Two of the cases cited by Stark and Secretary Ross cut directly against the case for more government. First, during the alien invasion in The Avengers, the government tried to stop the invasion by firing a nuclear missile at New York — which Stark intercepted and sent into the alien spaceship, thus simultaneously saving New York from rampaging alien hoards and government “oversight.”
Second, in Captain America: Winter Soldier, Cap saves the world from the government agency S.H.I.E.L.D., which had been secretly taken over by a Nazi death cult and was planning to kill millions of people with a fleet of flying death machines (“helicarriers,” not drones).
Government supervision during the alien invasion nearly killed everyone in New York, and the violence in Washington, DC, resulted from Captain Americastopping the harm caused by the government itself. Based on their past experiences, the Avengers should be very skeptical of government control. In most of the cases, government posed a much bigger threat than the alternative of (in Stark’s own words in Iron Man 2) “privatized world peace.”
Secretary Ross correctly identifies a real danger originating from the Avengers in the Ultron fiasco. Tony Stark and Bruce Banner created Ultron, and Sokovia was obliterated as a result. But, in this case, the Accords would not have helped. The Ultron problem did not come from the Avengers lawlessly rampaging around the world but from an R&D project gone awry. (Stark points out that the Avengers “dropped a building” on civilians while battling Ultron, but while that is their fault, it’s not clear how having UN-approval to go fight would have prevented such collateral damage.)
The only regulations that could have plausibly prevented Ultron would have been control over all research into artificial intelligence, control that would have had to extend far outside of the Avengers and into all computer science research around the globe — an unwieldy, unrealistic, and intrusive violation of people’s privacy, not to mention a huge burden on scientific progress.
The government does not have a such great track record on safe scientific research, either. In his condemnation of the Avengers, Secretary Ross sarcastically asks, “Tell me, Captain, do you know where Thor and Banner are right now? Cause you can bet if I misplaced a couple of 30-megaton warheads, there’d be consequences.”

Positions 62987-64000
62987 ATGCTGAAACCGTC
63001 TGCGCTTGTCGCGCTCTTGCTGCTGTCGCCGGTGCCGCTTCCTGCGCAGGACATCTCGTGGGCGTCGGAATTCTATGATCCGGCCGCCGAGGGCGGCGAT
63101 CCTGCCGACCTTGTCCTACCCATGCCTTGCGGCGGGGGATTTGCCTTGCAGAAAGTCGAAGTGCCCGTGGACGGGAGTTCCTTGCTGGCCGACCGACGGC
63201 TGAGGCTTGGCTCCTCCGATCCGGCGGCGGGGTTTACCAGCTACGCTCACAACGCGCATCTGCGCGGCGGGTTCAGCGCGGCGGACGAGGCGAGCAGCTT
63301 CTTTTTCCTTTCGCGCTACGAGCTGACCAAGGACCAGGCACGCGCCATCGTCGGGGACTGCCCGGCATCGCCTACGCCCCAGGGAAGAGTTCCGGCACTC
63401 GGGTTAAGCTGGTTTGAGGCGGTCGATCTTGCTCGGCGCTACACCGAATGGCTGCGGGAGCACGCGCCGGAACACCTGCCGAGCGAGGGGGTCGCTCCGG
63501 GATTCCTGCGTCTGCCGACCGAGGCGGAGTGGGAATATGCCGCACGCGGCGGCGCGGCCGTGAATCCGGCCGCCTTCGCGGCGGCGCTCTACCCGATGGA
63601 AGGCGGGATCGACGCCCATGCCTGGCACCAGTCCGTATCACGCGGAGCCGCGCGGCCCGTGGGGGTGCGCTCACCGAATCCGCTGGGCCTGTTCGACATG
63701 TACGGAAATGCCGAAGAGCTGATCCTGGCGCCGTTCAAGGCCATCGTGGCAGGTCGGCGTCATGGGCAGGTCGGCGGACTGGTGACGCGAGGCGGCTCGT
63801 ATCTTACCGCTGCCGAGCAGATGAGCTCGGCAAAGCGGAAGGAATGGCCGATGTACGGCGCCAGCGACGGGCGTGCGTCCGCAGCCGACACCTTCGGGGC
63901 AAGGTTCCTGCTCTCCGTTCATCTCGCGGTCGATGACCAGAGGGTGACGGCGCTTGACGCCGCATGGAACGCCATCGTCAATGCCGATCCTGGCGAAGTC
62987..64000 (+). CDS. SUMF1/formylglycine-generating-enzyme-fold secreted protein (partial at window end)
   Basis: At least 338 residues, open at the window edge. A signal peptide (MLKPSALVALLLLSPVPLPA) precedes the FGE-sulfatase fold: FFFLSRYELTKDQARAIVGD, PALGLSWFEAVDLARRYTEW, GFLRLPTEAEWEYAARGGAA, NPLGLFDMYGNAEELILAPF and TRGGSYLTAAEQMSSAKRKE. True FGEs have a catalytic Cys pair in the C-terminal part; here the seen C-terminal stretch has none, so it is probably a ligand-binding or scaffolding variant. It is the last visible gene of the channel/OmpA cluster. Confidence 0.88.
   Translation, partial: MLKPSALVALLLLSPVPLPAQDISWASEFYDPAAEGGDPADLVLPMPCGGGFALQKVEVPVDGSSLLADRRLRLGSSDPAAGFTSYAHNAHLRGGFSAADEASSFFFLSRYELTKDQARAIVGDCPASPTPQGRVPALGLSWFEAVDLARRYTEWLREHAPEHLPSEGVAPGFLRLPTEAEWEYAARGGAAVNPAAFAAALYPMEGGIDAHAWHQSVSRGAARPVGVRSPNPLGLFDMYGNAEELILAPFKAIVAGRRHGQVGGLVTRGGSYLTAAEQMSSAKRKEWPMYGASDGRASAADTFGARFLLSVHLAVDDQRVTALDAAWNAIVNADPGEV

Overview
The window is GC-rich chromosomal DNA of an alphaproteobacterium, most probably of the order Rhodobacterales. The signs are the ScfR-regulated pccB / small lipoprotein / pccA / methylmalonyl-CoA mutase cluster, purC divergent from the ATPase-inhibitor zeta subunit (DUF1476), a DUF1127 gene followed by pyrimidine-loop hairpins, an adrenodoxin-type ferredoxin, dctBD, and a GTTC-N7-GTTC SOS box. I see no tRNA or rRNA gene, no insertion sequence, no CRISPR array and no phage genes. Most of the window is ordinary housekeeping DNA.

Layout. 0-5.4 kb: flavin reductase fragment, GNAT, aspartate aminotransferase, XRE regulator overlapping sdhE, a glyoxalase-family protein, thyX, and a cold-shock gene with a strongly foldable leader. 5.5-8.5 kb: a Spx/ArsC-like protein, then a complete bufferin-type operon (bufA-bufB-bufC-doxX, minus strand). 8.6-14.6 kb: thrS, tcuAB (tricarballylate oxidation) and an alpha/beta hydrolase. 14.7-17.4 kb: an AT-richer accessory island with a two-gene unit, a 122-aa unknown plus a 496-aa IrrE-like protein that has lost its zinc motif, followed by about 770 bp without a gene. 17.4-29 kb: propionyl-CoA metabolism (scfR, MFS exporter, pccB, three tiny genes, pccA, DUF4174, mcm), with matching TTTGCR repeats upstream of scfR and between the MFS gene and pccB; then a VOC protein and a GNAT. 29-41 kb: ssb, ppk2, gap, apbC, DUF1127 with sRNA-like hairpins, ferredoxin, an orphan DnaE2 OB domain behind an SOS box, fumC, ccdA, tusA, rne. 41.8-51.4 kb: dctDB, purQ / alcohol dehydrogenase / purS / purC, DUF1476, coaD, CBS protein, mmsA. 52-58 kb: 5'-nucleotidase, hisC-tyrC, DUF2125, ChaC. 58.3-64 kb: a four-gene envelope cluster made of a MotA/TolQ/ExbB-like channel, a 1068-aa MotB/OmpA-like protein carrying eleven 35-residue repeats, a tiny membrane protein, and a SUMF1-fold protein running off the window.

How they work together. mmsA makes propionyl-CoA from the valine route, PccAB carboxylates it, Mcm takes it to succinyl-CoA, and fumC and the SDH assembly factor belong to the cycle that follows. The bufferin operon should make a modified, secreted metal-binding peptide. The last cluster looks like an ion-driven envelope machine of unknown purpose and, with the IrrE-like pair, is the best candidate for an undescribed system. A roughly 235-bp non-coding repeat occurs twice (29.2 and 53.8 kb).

However, as is often the case, the right process is behind door number three: the liberty approach.
Yet it was then-Lt. General Ross, while in charge of the Army’s supersoldier program, who accidentally transformed Banner into the Hulk in the first place, and then subsequently lost track of him! For him, the consequences of misplacing a 30-megaton warhead were to be appointed Secretary of State. Apparently, that’s the kind of supervision and accountability government bureaucracy actually fosters.
A Better Way
In forcing us to choose between Team Cap and Team Stark, Civil War presents a false dichotomy: either cede control of the Avengers to the UN or continue to have no accountability at all — a choice between the dangers of concentrated power and the dangers of unaccountable private individuals.
However, as is often the case, the right process is behind door number three: the liberty approach.
There are two basic ways to hold people accountable: command-and-control regulators telling them what to do beforehand (Ross and Stark’s solution) or courts requiring them to provide compensation to injured parties when they cause harm.
Centralized regulatory agencies have all the typical problems of government: corruption, bad incentives, insufficient knowledge, and stifling innovation. In contrast, tort law holds people accountable if and when they hurt others or recklessly put them at risk. This decentralized mechanism allows for a free, innovative, and diverse market, while still holding people responsible for their actions.
In the context of superheroes, torts could provide the accountability Stark needs without the dangers of government control Cap fears. Rather than having the government direct the Avengers’ missions or stringently regulate their actions, the Avengers can be held accountable through the courts: if they cause damage, they have to justify their actions and, if found liable, make restitution or face punishment.
Ultimately, in his quest for accountability for himself and the Avengers, Stark overlooks the dangers of state control, leading to abuse of his friends by a powerful and unaccountable government. On the other hand, although Rogers correctly identifies that threat, he attempts to unduly insulate his friends from accountability. He may be right that “the best hands are still their own,” but if those hands smash buildings to pieces, they shouldn’t simply be able to hide behind government protection. Just like any private citizens, the Avengers should be subject to civil liability and criminal prosecution for their actions — and just like anyone, they may claim self-defense and necessity.
What is the correct outcome of such a process for the Avengers’ actions in Sokovia, Nigeria, New York, and DC? It’s hard to know in advance. Stark endangered the world by the mistakes he made creating Ultron, but he also helped save the world from it. Did he act recklessly or negligently? Should he have known better? Would jailing him make the world safer, or deter reckless behavior in the future by other scientists or superheroes?
These are hard questions to answer. A decentralized, open-ended approach won’t guarantee you a certain outcome, but that’s the risk of freedom. The risks of centralized government control you can see for yourself — in theaters and innewspapers.